‘Messiah’ returns for 28th year in Aspen
The Aspen and Glenwood Springs choral societies return to Aspen today and Saturday for the 28th annual performance of Handel’s “Messiah.”
The concerts start at 7:30 both nights at St. Mary Catholic Church and are free to the public. The performances are under the direction of music director and conductor Ray Vincent Adams.
“It’s like saying hi to a 28-year-old friend,” Adams said. “I feel blessed to be able to give this gift.”
This year is somewhat bittersweet for Adams because he has been sick for a good portion of it, he said after last weekend’s performance in Glenwood Springs.
“I’ve been putting off surgery for this for the last two months,” he said. “So when this is over I get to go take care of Ray.”
“It’s gratifying to actually be sitting on a tradition,” he said. “There’s transience inherent in Aspen, a tradition like this is important here.”
Part of the tradition is that the performance has always been free.
“We don’t want to exclude anyone, especially for a financial reason,” he said. “We cram about 400-500 people into the church.”
The Aspen and Glenwood choral societies ask for a donation at the door, just to meet costs and keep it going from year to year.
Adams said that although the “Messiah” has three parts, the performance includes only one and then the chorus. “It’s more family-friendly,” he said, “not as long.”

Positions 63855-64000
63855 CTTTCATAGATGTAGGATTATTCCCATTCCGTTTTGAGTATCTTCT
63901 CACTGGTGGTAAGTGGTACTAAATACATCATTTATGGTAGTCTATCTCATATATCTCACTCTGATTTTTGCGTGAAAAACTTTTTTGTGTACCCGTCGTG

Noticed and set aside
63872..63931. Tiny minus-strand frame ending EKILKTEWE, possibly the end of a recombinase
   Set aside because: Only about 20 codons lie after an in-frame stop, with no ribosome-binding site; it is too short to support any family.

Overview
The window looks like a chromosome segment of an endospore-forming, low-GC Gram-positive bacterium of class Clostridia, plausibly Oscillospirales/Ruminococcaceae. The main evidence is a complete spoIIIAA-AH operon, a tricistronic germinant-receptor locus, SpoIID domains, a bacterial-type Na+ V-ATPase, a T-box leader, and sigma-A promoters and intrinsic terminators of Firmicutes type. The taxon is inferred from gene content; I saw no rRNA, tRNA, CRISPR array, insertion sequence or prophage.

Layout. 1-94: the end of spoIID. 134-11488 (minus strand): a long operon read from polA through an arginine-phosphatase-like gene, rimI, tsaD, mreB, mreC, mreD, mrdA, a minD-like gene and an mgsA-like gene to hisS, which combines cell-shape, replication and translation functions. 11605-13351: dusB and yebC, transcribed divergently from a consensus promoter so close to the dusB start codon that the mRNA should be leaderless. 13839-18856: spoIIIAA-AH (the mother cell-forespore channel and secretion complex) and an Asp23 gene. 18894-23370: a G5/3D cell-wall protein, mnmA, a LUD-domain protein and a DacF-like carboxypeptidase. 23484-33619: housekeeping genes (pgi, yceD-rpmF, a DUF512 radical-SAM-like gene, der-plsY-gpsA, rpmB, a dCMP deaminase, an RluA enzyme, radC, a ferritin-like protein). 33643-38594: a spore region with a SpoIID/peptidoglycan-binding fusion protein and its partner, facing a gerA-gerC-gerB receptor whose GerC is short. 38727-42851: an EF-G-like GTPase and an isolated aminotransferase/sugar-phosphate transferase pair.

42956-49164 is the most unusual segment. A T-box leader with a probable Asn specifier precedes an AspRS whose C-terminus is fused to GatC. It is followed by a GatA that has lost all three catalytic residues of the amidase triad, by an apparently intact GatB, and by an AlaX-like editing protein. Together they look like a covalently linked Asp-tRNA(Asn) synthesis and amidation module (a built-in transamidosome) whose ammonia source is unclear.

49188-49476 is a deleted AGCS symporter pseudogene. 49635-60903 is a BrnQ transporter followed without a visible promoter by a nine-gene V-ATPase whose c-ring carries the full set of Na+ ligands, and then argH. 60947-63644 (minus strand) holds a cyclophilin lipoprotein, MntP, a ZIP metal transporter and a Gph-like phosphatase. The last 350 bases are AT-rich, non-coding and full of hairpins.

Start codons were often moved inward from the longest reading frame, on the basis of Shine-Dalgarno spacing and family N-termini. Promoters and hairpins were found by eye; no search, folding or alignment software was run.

Handel wrote the “Messiah” in 1741 during 24 days. The “hallelujah” chorus is one of the best-known in classical music and is a Christmas favorite.
“It’s hard not to oversing on the ‘hallelujah’ chorus, you just want to go, ‘yeah!'” Adams said with a big grin on his face, then adding with a rueful look, “though on Saturday night I let all hell break loose.”
He said that the fun is why so many talented musicians come to play. The orchestra is made up of the best local players augmented by various symphony players.
“It reminds them why they got involved in the first place,” he said, “they want a pick-me-up.”
Adams said the performances keep getting better.
“This year the music is really speaking to me,” he said. “If I’m lucky, I will get to conduct the 30th. There’s something about staring your own mortality in the face, well, the inherent joy has come back to speak to me.”
Joel Stonington’s e-mail address is firstname.lastname@example.org
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The blizzards of January and February seem like distant dreams to Colorado water managers. What started as a promising year for water supply — with above-average snowpack as of April 1 — ended Sept. 30 with the entire state in some level of drought.